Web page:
Formal Recognition for Informal Learning

BDG0105 Active Engagement

DESCRIPTION: Teachers who earn the Active Engagement Micro-Credential engage learners in high cognition and high participation activities within a lesson to build student understanding.

EARNING THE MICRO-CREDENTIAL: To earn the Active Engagement Micro-Credential, teachers demonstrate competencies to engage all learners during lesson presentation with high participation and high cognition activities, positively affecting student learning. Earners write both a lesson plan to incorporate high participation, high cognition activities and a reflection explaining how the chosen methods are both high participation and high cognitive activities, and commenting on their effectiveness. The earner video-records the planned lesson to demonstrate competency to engage all learners actively in a lesson without detracting from the stated learning target.

RESEARCH BASE: Active engagement increases student learning with an effect size between .58 and .66, which corresponds to an increase of 25 percentile points in achievement (Dean, Hubbell, Pitler, & Stone, 2012).

BACKGROUND: Consider these resources to better understand the topic.

Himmele, Pérsida & Himmele, William (2017). Total participation techniques: Making every student an active learner. Alexandria VA: ASCD http://www.ascd.org/publications/books/117033/chapters/A_Model_for_Total_Participation_and_Higher-Order_Thinking.aspx

Jablon, J. & Wilkinson, M. (March, 2006). Using engagement strategies to facilitate children’s learning and success. YoungChildren.


Active engagement video: https://vimeo.com/180346677

MICRO-CREDENTIAL CRITERIA: An active engagement micro-credential earner can do the following:

  1. Plan lessons that will engage all students in high cognition, high participation activities.
  2. Understand the connection between active engagement and student learning.


Create a lesson plan that includes the following:

  1. The lesson targets or objectives.
  2. Three different high cognition, high participation techniques to engage all students actively during the lesson presentation.
  3. Explanations to show the connections of the engagement techniques to higher order thinking and high student participation.

Submit a lesson video.

Keep in mind the following:

  1. Teach and video-record the planned lesson with special emphasis on active engagement techniques to achieve high cognition and high participation from all learners during lesson presentation.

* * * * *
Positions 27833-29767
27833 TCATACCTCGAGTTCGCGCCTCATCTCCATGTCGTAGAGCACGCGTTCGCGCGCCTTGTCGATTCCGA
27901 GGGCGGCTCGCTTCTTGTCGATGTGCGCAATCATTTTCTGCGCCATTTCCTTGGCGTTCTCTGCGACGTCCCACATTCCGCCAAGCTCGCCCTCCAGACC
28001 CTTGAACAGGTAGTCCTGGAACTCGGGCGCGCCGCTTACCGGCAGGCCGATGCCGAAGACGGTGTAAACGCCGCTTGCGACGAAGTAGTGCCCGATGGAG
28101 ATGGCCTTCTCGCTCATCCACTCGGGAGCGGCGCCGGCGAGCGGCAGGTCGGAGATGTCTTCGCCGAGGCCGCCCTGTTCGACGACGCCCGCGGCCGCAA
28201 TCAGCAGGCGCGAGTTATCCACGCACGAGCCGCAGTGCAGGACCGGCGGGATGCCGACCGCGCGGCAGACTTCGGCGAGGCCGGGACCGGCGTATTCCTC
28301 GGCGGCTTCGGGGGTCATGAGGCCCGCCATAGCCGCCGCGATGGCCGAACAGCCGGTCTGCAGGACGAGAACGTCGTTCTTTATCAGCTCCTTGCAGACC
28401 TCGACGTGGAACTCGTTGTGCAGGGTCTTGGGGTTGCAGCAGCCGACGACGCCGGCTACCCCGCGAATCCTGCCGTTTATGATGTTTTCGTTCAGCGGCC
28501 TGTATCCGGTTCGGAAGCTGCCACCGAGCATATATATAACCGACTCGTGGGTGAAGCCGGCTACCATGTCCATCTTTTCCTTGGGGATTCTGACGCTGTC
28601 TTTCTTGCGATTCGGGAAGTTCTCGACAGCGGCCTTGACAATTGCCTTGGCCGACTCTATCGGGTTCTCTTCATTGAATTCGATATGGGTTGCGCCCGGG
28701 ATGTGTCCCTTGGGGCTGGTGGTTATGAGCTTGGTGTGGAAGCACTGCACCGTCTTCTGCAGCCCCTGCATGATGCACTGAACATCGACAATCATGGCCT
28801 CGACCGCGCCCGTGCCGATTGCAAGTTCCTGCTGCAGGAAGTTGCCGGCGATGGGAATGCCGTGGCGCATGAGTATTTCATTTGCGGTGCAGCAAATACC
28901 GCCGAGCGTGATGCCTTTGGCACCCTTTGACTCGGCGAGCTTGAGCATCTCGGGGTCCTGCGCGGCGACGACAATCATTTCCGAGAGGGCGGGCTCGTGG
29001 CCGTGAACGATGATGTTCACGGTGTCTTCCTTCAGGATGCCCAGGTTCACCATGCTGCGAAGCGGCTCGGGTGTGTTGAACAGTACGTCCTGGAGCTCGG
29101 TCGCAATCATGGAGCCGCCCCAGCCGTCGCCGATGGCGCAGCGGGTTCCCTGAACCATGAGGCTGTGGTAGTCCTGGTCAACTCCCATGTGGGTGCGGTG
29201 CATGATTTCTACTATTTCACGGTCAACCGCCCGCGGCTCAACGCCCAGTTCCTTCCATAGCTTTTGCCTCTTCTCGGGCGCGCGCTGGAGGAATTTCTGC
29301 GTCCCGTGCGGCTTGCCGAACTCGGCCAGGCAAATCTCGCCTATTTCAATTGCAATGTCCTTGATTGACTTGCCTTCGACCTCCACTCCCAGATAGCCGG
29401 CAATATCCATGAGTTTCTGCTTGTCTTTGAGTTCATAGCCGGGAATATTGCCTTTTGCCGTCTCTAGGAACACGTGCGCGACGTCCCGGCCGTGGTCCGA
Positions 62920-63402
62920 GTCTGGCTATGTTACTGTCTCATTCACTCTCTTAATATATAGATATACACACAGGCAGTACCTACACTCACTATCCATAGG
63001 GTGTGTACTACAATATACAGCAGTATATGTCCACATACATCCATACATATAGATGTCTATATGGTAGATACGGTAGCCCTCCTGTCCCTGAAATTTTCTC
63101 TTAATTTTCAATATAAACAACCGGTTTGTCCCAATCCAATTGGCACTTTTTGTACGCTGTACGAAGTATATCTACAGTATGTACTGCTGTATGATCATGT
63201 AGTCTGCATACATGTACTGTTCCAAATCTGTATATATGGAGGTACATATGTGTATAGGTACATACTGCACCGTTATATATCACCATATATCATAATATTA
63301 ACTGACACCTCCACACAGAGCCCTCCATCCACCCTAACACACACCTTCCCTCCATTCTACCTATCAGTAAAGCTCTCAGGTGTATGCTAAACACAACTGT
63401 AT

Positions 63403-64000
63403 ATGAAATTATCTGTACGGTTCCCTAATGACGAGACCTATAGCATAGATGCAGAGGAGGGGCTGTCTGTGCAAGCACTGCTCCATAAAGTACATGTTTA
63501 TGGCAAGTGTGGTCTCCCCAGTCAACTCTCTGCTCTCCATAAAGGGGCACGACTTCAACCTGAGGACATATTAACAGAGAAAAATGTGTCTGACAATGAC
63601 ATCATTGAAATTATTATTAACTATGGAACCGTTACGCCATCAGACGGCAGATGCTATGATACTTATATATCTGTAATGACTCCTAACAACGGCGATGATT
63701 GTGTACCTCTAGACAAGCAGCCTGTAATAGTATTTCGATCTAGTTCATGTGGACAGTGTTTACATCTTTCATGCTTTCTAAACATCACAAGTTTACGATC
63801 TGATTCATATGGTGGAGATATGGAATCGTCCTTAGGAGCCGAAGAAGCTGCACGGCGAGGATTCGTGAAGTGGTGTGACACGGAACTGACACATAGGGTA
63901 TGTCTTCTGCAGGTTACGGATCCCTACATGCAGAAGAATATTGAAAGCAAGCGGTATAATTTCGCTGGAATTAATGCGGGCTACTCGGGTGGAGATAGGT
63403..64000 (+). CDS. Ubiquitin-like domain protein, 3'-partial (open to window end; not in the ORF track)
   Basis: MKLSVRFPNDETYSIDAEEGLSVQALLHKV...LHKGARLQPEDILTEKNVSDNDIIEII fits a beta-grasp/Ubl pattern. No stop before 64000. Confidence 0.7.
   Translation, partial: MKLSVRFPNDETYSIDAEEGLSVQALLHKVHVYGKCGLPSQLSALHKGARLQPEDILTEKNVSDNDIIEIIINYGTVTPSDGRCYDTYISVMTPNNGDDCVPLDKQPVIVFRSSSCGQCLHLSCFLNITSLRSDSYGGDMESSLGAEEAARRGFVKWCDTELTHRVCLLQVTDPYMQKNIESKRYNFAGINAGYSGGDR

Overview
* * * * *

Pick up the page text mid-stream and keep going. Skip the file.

2. Obtain permission from parents or guardians for students to be video-recorded.
  3. Show the techniques in practice and resulting student high cognitive engagement and high participation.
  4. Edit the video so its total length does not exceed 15 minutes.

Submit a written reflection.

After completing the recorded lesson, write a reflection (maximum: 400 words) of the lesson that explains:

  1. The positive effect of the selected active engagement techniques chosen for each lesson.
  2. How student learning “moved beyond shallow, superficial understanding toward cognitively intense, meaningful and deep learning.” (Himmele & Himmele, p. 15)
  3. The change(s) that can be made to engage all students actively without detracting from learning targets.



Himmele, Pérsida & Himmele, William (2017). Total participation techniques: Making every student an active learner. Alexandria VA: ASCD http://www.ascd.org/Publications/Books/Overview/Total-Participation-Techniques-Making-Every-Student-an-Active-Learner-2nd-Edition.aspx

Antonetti, John V. & Garver, James R. (2015). 17,000 Classroom visits can’t be wrong: Strategies that engage students, promote active learning, and boost achievement. Alexandria VA: ASCD http://www.ascd.org/Publications/Books/Overview/Seventeen-Thousand-Classroom-Visits-Cant-Be-Wrong.aspx

Dean, Ceri; Hubbell, Elizabeth Ross; Pitler, Howard; & Stone, Bj (2012). Classroom instruction that works: Research-based strategies for increasing student achievement. Alexandria, VA: ASCD http://www.ascd.org/publications/books/111001.aspx


Edwards, Mark A. (2013). The 6 Key Drivers of Student Engagement. T.H.E. Journal https://thejournal.com/articles/2013/04/16/the-6-key-drivers-of-student-engagement.aspx

Heath, Chip & Heath, Dan (2018). The Secret to Student Engagement. Education Week. https://www.edweek.org/ew/articles/2018/01/10/the-secret-to-student-engagement.html

Johnson, B. (2012). How do we know when students are engaged? Edutopia. http://www.edutopia.org/blog/student-engagement-definition-ben-johnson

Strong, Harvey; Silver, Harvey F.; & Robinson, Amy. (1995) Strengthening student engagement: What do students want (and what really motivates them)? Educational Leadership 53:1 http://www.ascd.org/publications/educational-leadership/sept95/vol53/num01/Strengthening-Student-Engagement@-What-Do-Students-Want.aspx


Institute for Evidence-based Reform, LLC (2015). A brief video of active student engagement in a high school biology class. https://www.youtube.com/watch?v=_WMRgYCVHrs

KinderGals (2015). A brief video of active student engagement in a kindergarten class. https://www.youtube.com/watch?v=BSlHazo3Wcc

Martin Luther College Office of Graduate Studies and Continuing Education (2016). Active engagement. https://vimeo.com/180346677

Robinson, K. (2010). Changing Education Paradigms https://www.ted.com/talks/ken_robinson_changing_education_paradigms

University of Cambridge. Active engagement techniques: Teaching for active engagement. https://www.youtube.com/watch?v=i8hMrlLkk-Y